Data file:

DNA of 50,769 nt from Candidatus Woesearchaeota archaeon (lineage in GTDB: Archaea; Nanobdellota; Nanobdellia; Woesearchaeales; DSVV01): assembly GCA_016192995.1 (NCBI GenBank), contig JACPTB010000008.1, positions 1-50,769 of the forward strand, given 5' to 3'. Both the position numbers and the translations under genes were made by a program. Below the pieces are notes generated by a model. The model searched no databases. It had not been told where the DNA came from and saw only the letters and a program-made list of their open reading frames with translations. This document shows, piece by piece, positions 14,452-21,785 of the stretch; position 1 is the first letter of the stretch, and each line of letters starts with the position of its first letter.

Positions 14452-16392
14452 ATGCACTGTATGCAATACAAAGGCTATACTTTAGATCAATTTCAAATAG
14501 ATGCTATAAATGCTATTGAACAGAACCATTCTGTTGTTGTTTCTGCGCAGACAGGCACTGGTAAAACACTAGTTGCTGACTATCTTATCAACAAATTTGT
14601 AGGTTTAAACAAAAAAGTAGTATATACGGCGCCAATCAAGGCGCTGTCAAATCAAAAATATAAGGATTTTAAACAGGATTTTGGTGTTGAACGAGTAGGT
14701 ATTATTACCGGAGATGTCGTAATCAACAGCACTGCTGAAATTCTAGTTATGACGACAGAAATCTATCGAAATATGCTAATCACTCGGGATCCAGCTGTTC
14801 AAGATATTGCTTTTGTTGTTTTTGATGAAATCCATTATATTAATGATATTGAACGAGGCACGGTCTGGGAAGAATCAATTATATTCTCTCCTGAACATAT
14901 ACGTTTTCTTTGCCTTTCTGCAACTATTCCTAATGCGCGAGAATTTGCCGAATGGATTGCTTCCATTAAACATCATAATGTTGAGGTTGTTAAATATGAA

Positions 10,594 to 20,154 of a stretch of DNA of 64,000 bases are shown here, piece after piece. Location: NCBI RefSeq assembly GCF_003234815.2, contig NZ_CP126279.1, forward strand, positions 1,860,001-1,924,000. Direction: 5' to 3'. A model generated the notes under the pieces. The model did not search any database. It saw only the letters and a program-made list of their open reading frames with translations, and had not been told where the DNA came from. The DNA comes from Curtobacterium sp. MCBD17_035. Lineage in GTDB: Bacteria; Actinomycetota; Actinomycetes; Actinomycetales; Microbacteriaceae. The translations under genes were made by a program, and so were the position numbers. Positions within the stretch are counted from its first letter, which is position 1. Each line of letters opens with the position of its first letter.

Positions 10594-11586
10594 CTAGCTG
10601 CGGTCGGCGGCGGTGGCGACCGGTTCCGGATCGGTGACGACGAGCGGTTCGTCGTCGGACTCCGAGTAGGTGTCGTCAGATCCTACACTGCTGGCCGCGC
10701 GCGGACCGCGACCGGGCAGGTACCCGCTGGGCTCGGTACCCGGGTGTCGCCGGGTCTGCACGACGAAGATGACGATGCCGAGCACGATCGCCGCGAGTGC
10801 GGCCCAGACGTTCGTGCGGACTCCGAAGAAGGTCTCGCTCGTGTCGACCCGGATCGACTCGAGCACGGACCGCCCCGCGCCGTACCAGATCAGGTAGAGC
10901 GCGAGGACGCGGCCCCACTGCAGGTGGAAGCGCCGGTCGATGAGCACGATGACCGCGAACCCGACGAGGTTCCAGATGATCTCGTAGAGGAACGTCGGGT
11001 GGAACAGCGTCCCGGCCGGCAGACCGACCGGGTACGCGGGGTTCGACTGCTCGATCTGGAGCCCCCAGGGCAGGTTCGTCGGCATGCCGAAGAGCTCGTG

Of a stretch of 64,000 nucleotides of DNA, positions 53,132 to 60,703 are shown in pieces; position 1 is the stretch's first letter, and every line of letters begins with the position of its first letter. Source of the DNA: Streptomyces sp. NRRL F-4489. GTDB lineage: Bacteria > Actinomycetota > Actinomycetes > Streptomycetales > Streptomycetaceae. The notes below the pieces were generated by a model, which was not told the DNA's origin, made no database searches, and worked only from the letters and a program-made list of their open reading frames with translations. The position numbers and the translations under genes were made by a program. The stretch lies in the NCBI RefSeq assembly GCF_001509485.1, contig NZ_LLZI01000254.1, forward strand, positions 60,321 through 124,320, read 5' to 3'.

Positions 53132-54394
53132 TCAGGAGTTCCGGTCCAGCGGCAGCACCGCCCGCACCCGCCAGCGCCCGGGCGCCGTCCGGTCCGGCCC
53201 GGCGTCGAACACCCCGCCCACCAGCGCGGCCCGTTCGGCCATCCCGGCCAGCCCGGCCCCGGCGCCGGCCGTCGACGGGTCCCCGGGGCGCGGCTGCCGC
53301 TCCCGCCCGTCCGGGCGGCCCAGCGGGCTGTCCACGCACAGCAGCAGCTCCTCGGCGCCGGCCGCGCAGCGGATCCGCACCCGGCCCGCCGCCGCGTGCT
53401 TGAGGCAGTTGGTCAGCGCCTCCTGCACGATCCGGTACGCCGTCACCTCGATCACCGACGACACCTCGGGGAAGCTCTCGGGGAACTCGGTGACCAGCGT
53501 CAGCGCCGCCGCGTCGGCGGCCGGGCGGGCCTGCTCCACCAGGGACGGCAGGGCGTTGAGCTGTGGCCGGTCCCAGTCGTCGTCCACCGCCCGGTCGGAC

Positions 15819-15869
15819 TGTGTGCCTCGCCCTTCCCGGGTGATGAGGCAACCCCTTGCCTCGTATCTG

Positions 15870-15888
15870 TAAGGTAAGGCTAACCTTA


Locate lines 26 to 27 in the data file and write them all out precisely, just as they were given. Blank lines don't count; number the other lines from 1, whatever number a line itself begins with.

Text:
Positions 15870-15888
15870 TAAGGTAAGGCTAACCTTA